Sri Lanka: Promoting voluntary HIV counselling and testing in prisons
On September 26, in Sri Lanka, prison authorities together with the United Nations Office on Drugs and Crime launched a behaviour change communication (BCC) toolkit aimed at carrying out focused HIV prevention activities in prisons across the country.
A behaviour change communication toolkit is a specialized tool that is used to alter behaviour patterns amongst a certain target group. The recently launched toolkit titled "Who is the best friend?" reaches out to prisoners and aims at increasing their willingness to go for voluntary HIV counselling and testing services.
The colourfully illustrated flip chart tells the story of a well-liked man, who works in a factory. After a hard day's work, he visits a sex worker and engages in unprotected sex. Soon he comes across a newspaper clipping on HIV/AIDS and now fears contracting HIV. He is very worried and at this point, a friend introduces him to a voluntary counselling and testing centre where he is tested and also educated about HIV/AIDS.
The toolkit will be used by trained peer educators who engage in focused interpersonal communication with the prison population. The prisoners will be able to identify with the life of a factory worker and therefore understand the risks associated with HIV and the importance of visiting a voluntary counselling and testing centre. The toolkit provides specific instructions for the peer educator to carry out one-on-one information sharing sessions, which are specially designed to the needs of the individual prisoner.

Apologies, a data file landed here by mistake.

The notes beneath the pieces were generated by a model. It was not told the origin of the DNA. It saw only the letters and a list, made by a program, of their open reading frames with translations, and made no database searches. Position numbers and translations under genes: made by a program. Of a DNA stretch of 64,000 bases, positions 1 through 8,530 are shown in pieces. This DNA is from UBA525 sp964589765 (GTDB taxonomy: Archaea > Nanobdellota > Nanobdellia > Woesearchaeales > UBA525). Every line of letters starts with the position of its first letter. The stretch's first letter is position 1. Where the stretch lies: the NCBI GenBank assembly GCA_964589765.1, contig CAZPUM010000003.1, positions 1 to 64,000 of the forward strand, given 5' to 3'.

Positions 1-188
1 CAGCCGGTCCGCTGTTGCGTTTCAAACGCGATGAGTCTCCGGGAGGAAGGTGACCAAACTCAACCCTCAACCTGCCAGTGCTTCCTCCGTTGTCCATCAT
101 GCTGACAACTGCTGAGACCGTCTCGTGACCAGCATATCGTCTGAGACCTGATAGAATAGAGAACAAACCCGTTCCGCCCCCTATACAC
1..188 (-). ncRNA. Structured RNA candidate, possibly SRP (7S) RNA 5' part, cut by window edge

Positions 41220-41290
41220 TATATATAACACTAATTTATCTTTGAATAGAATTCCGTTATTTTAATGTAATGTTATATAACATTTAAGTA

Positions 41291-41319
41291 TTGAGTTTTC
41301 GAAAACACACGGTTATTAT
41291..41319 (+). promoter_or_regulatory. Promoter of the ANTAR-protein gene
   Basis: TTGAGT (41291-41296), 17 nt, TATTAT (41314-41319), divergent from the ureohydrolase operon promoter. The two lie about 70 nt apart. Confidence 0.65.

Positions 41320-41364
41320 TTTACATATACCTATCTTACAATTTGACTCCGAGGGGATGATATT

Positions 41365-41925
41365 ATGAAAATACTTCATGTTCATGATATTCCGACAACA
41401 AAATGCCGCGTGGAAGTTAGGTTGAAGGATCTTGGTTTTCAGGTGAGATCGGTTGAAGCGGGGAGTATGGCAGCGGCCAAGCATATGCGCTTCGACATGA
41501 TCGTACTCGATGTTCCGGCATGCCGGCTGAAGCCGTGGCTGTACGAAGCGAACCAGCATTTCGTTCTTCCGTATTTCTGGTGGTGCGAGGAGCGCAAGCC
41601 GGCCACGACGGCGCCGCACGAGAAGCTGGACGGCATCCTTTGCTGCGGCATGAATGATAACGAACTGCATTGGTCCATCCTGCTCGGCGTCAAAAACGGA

The toolkit has been developed after intensive field testing and review of lessons learnt. Focus group discussions were conducted with prisoners in order to understand their perception and attitude towards HIV counselling and testing services and this information was used to develop the toolkit.
UNODC has been working in 21 prison sites across South Asia on the prevention of HIV through its regional project "Prevention of transmission of HIV among prisoners in South Asia". The initiatives of the project aim at establishing sexually transmitted infection treatment, voluntary counselling and testing centres, antiretroviral therapy and hepatitis and tuberculosis services for prisoners. The project has been supporting countries in the initiation and scale-up of prison-specific BCC activities, especially in Bangladesh, India and Sri Lanka.
The recently launched toolkit can be adapted to fit the needs of prisoners in countries across South Asia and will be shared with Governments and implementing partners in the region. The current version has been developed in Sinhalese, one of Sri Lanka's official languages. Similar toolkits will be developed to address issues like sexually transmitted infections, tuberculosis, antiretroviral therapy, hepatitis and condom usage for effective prison interventions.
The toolkit was developed under UNODC's regional project "Prevention of Transmission of HIV among prisoners in South Asia" (Project RAS/H71) with the financial support of Sweden.